Samsung printers contain hardcoded backdoor account, US-CERT warns

Hardcoded administrative account in Samsung printers poses security risks

Printers manufactured by Samsung have a backdoor administrator account hard coded in their firmware that could enable attackers to change their configuration, read their network information or stored credentials and access sensitive information passed to them by users.

The hardcoded account does not require authentication and can be accessed over the Simple Network Management Protocol (SNMP) interface of the affected printers, the United States Computer Emergency Readiness Team (US-CERT) said Monday in a security advisory.

SNMP is an Internet protocol commonly used to monitor and read statistics from network-attached devices.

The SNMP account found in Samsung printers has full read and write permissions and remains accessible even if SNMP is disabled using the printer's management utility, US-CERT said.

"Secondary impacts include: the ability to make changes to the device configuration, access to sensitive information (e.g., device and network information, credentials, and information passed to the printer), and the ability to leverage further attacks through arbitrary code execution," the organization said.

It's not just Samsung-branded printers that contain the administrative account, but also some Dell-branded printers manufactured by Samsung.

US-CERT did not provide a list with the exact printer models affected by the issue, but said that, according to Samsung, models released after Oct. 31, 2012, are not vulnerable.

"Samsung has also indicated that they will be releasing a patch tool later this year to address vulnerable devices," US-CERT said.

Samsung did not immediately respond to a request for comment.

US-CERT recommended that users follow security best practices and restrict access to the printers. Allowing access to their SNMP interfaces only from trusted hosts or network segments will limit the ability of attackers to use the hardcoded credentials, the organization said.

This is not the first time when serious vulnerabilities are found in printers. Last year, two Columbia University researchers discovered a weakness in the remote firmware update feature of HP LaserJet printers that could have allowed attackers to take complete control of the devices.

Join the CSO newsletter!

Error: Please check your email address.

Tags peripheralsPrinterssecuritySamsung ElectronicsExploits / vulnerabilities

More about CERT AustraliaDellHPSamsungSNMP

Show Comments

Featured Whitepapers

Editor's Recommendations

Solution Centres

Stories by Lucian Constantin

Latest Videos

  • 150x50

    CSO Webinar: The Human Factor - Your people are your biggest security weakness

    ​Speakers: David Lacey, Researcher and former CISO Royal Mail David Turner - Global Risk Management Expert Mark Guntrip - Group Manager, Email Protection, Proofpoint

    Play Video

  • 150x50

    CSO Webinar: Current ransomware defences are failing – but machine learning can drive a more proactive solution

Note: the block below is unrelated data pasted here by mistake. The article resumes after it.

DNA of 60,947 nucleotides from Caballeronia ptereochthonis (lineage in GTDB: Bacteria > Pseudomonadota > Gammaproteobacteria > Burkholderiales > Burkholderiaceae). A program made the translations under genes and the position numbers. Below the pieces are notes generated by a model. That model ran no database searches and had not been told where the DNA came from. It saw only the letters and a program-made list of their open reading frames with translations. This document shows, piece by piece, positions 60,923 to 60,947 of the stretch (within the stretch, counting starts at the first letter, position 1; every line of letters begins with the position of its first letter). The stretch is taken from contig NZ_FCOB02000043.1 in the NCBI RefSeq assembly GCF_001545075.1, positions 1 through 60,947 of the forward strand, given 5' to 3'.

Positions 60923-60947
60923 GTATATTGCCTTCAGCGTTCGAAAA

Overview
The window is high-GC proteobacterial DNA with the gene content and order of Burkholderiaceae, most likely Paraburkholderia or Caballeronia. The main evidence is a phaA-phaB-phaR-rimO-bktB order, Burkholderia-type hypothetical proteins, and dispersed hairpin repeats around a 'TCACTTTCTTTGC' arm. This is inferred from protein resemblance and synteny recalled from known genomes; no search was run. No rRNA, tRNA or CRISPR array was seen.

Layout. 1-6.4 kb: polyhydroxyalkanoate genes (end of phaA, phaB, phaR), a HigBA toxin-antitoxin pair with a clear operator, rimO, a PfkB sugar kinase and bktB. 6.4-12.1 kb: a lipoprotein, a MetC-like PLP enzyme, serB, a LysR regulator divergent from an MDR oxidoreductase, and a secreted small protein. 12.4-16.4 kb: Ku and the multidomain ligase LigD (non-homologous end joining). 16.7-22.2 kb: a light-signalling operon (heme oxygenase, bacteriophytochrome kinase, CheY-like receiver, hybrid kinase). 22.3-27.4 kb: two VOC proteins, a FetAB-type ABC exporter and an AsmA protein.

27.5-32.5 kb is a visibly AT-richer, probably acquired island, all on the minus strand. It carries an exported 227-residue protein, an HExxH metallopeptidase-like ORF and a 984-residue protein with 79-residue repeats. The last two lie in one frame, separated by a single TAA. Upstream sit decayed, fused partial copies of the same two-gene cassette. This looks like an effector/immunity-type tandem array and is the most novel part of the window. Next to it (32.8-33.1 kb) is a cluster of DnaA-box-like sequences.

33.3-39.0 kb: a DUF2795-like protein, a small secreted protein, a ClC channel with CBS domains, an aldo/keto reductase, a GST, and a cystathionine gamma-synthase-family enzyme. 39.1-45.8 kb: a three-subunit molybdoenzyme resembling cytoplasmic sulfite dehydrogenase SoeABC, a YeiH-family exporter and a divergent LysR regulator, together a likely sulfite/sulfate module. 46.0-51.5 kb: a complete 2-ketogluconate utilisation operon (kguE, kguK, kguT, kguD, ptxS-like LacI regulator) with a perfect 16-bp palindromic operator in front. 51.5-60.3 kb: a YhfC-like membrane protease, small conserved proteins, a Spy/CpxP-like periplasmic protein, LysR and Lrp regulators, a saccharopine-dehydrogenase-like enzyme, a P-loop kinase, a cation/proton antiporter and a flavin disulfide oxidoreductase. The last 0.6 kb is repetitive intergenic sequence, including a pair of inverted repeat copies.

Speakers • Ty Miller, Director, Threat Intelligence • Mark Gregory, Leader, Network Engineering Research Group, RMIT • Jeff Lanza, Retired FBI Agent (USA) • Andy Solterbeck, VP Asia Pacific, Cylance • David Braue, CSO MC/Moderator What to expect: ​Hear from industry experts on the local and global ransomware threat landscape. Explore a new approach to dealing with ransomware using machine-learning techniques and by thinking about the problem in a fundamentally different way. Apply techniques for gathering insight into ransomware behaviour and find out what elements must go into a truly effective ransomware defence. Get a first-hand look at how ransomware actually works in practice, and how machine-learning techniques can pick up on its activities long before your employees do.

    Play Video

  • 150x50

    CSO Webinar: Get real about metadata to avoid a false sense of security

    Speakers: • Anthony Caruana – CSO MC and moderator • Ian Farquhar, Worldwide Virtual Security Team Lead, Gigamon • John Lindsay, Former CTO, iiNet • Skeeve Stevens, Futurist, Future Sumo • David Vaile - Vice chair of APF, Co-Convenor of the Cyberspace Law And Policy Community, UNSW Law Faculty This webinar covers: - A 101 on metadata - what it is and how to use it - Insight into a typical attack, what happens and what we would find when looking into the metadata - How to collect metadata, use this to detect attacks and get greater insight into how you can use this to protect your organisation - Learn how much raw data and metadata to retain and how long for - Get a reality check on how you're using your metadata and if this is enough to secure your organisation

    Play Video

  • 150x50

    CSO Webinar: How banking trojans work and how you can stop them

    CSO Webinar: How banking trojans work and how you can stop them Featuring: • John Baird, Director of Global Technology Production, Deutsche Bank • Samantha Macleod, GM Cyber Security, ME Bank • Sherrod DeGrippo, Director of Emerging Threats, Proofpoint (USA)

    Play Video

  • 150x50

    IDG Live Webinar:The right collaboration strategy will help your business take flight

    Speakers - Mike Harris, Engineering Services Manager, Jetstar - Christopher Johnson, IT Director APAC, 20th Century Fox - Brent Maxwell, Director of Information Systems, THE ICONIC - IDG MC/Moderator Anthony Caruana

    Play Video

More videos

Blog Posts